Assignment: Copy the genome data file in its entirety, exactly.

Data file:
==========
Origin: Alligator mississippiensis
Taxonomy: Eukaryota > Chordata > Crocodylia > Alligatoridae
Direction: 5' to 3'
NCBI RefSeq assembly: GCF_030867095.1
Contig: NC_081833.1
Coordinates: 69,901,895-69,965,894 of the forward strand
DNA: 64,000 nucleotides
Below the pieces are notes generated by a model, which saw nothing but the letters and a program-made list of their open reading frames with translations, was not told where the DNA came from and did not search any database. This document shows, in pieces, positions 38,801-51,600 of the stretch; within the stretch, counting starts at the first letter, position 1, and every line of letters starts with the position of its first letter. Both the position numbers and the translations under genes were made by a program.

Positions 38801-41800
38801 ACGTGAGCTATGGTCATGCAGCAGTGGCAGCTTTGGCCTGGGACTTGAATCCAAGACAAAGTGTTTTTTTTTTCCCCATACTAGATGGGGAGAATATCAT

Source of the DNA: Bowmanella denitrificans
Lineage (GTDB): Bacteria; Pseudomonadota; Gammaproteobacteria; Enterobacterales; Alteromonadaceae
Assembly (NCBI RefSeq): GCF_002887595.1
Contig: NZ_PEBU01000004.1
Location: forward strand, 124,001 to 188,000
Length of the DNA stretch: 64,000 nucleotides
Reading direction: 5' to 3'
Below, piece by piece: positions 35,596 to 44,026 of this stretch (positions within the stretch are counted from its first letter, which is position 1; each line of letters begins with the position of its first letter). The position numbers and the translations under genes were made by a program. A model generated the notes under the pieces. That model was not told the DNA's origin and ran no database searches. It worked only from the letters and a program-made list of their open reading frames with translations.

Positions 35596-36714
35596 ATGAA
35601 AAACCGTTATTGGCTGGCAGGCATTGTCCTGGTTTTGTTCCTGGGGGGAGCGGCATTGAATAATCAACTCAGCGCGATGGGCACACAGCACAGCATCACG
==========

Origin: Alligator mississippiensis
Taxonomy: Eukaryota > Chordata > Crocodylia > Alligatoridae
Direction: 5' to 3'
NCBI RefSeq assembly: GCF_030867095.1
Contig: NC_081833.1
Coordinates: 69,901,895-69,965,894 of the forward strand
DNA: 64,000 nucleotides
Below the pieces are notes generated by a model, which saw nothing but the letters and a program-made list of their open reading frames with translations, was not told where the DNA came from and did not search any database. This document shows, in pieces, positions 38,801-51,600 of the stretch; within the stretch, counting starts at the first letter, position 1, and every line of letters starts with the position of its first letter. Both the position numbers and the translations under genes were made by a program.

Positions 38801-41800
38801 ACGTGAGCTATGGTCATGCAGCAGTGGCAGCTTTGGCCTGGGACTTGAATCCAAGACAAAGTGTTTTTTTTTTCCCCATACTAGATGGGGAGAATATCAT

Source of the DNA: Bowmanella denitrificans
Lineage (GTDB): Bacteria; Pseudomonadota; Gammaproteobacteria; Enterobacterales; Alteromonadaceae
Assembly (NCBI RefSeq): GCF_002887595.1
Contig: NZ_PEBU01000004.1
Location: forward strand, 124,001 to 188,000
Length of the DNA stretch: 64,000 nucleotides
Reading direction: 5' to 3'
Below, piece by piece: positions 35,596 to 44,026 of this stretch (positions within the stretch are counted from its first letter, which is position 1; each line of letters begins with the position of its first letter). The position numbers and the translations under genes were made by a program. A model generated the notes under the pieces. That model was not told the DNA's origin and ran no database searches. It worked only from the letters and a program-made list of their open reading frames with translations.

Positions 35596-36714
35596 ATGAA
35601 AAACCGTTATTGGCTGGCAGGCATTGTCCTGGTTTTGTTCCTGGGGGGAGCGGCATTGAATAATCAACTCAGCGCGATGGGCACACAGCACAGCATCACG